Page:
Hm. It says “Yes, definitely.” Let’s try again. “You may rely on it.” There, I think that means “No…”
A couple of days ago, bi email lists were buzzing about the two op-eds about bi men on Gay.com. The first was Ari Bendersky wondering “Can guys actually be bisexual?” — and of course concluding that they can’t, they can only be gay men who haven’t yet realized that they’re not actually into women.
Is it really possible for a guy to be bisexual? There are a lot of opinions about this, but when you ask gay men, the answer is often “No.”
Because, of course, gay men are the experts on male bisexuality. It wouldn’t make far more sense to ask self-identified male bisexuals. Their opinions are pretty dismissable, since we already know they’re almost certainly gay, straight, or lying. It’s far more sensible to ask a group which in many ways has privilege over the people in question.
The crux of Bendersky’s argument seems to be this:
In our culture, if a guy has oral or anal intercourse with another guy, most would say that he’s gay, because, for many of us, “being gay” describes a man who has sex with other men.
Sure, we can say that many other things go into being gay, but sexual activity is what many of us believe what makes up the person who is gay. A man could be into leather and Levi’s; he could really like theater; he could really be into fashion. These interests don’t necessarily make a man gay, though. But when this man has sex with other men, there’s really no denying what camp he falls into.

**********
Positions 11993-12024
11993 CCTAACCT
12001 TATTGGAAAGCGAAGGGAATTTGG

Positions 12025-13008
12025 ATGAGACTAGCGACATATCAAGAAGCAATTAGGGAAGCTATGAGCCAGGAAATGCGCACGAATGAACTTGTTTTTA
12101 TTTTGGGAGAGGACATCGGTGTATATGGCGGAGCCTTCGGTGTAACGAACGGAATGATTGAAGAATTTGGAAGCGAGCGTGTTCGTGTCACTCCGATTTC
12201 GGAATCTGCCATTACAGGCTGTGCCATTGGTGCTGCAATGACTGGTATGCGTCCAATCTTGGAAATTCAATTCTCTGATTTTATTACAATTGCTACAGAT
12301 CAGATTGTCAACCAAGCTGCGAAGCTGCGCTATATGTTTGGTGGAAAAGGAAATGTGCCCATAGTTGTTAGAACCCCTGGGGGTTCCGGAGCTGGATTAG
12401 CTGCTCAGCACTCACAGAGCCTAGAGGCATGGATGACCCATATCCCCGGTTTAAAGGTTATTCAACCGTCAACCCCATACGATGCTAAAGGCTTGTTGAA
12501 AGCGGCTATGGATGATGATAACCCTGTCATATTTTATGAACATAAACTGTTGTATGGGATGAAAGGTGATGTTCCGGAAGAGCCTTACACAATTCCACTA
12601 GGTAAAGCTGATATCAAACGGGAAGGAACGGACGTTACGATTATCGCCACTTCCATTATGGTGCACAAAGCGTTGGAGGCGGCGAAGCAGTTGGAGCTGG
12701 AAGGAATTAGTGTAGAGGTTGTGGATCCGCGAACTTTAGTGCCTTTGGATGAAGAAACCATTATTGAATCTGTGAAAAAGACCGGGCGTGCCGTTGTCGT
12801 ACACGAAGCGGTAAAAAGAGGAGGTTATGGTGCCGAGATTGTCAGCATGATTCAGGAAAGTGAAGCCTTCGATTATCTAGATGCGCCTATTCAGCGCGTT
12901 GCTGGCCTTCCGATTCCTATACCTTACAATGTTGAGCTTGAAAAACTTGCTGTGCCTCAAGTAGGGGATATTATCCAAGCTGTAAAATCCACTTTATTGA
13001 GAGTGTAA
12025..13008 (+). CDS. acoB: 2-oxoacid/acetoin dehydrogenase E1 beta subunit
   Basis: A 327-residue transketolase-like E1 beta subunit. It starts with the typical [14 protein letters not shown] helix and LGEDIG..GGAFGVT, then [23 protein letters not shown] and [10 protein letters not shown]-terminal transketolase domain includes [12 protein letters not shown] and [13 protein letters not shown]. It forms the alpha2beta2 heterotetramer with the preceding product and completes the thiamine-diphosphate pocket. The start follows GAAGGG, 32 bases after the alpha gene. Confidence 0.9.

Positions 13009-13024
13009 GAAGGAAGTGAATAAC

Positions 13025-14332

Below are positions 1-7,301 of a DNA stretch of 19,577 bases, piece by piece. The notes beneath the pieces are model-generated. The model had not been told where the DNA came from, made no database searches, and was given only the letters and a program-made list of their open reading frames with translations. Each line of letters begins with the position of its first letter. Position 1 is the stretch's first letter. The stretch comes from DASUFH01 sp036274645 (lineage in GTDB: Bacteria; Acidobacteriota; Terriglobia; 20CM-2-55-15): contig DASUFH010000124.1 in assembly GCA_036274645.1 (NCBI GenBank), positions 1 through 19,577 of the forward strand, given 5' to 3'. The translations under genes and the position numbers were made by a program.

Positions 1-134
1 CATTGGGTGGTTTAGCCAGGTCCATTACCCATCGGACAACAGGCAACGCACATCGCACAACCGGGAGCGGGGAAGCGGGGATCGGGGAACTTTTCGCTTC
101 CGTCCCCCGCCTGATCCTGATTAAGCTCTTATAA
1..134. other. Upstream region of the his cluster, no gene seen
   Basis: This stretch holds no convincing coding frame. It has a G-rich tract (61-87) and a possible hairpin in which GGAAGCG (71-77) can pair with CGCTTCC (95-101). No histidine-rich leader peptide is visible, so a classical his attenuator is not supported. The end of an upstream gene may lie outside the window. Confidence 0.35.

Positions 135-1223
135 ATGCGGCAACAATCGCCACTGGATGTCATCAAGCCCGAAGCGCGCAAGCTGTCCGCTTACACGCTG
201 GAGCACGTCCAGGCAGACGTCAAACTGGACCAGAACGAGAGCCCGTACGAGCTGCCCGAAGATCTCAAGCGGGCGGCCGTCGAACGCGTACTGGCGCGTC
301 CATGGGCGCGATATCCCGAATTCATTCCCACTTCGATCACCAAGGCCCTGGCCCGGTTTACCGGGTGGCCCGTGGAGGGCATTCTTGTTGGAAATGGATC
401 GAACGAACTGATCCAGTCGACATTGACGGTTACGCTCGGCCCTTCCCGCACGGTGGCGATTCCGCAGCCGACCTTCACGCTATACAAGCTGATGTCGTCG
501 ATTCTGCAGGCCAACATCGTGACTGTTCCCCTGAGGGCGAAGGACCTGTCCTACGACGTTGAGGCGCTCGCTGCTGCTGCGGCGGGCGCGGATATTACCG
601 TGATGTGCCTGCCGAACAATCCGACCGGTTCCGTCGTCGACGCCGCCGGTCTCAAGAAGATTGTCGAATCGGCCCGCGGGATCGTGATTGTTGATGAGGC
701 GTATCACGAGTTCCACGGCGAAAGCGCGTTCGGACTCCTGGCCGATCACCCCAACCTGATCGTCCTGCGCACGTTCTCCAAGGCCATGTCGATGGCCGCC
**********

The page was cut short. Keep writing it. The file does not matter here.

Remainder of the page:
So what do we make of these guys who define themselves as “bi”? Are they really fooling themselves as they screw their way down the path to gayhood, or do they really enjoy having sex with women? I realize that some people are just sexually charged and will take it wherever they can get it. But I say that if you’re a guy having sex with another guy, chances are there’s a part of you that’s in denial, and only time will tell when you finally come around to the realization that, yup, you’re gay.
Allow me to translate: “Let’s examine whether male bisexuality seems like a possibility. Well, our culture says that having sex with another man automatically makes a man gay. If we stipulate that, it becomes clear the bisexual men, being men who have sex with other men, are really one epiphany short of identifying as gay.” That’s a very rigorous, logical approach, and not at all circular. It’s terribly useful to define “gay” as “all men who have sexual contact with men” and then declare that all men who have sexual contact with men are gay. Consider me completely won over. Not to mention the nod to the typical just-looking-for-the-next-warm-wet-hole stereotype that seems to be the only type of bisexuality some people will concede the possibility of. And I do like the way he asks whether bisexual men genuinely enjoy having sex with women, and then ignores the question as if it were totally irrelevant — which it is, to him. After all, even if they enjoy it, it must be only because they haven’t realized yet that they don’t. That makes sense, right?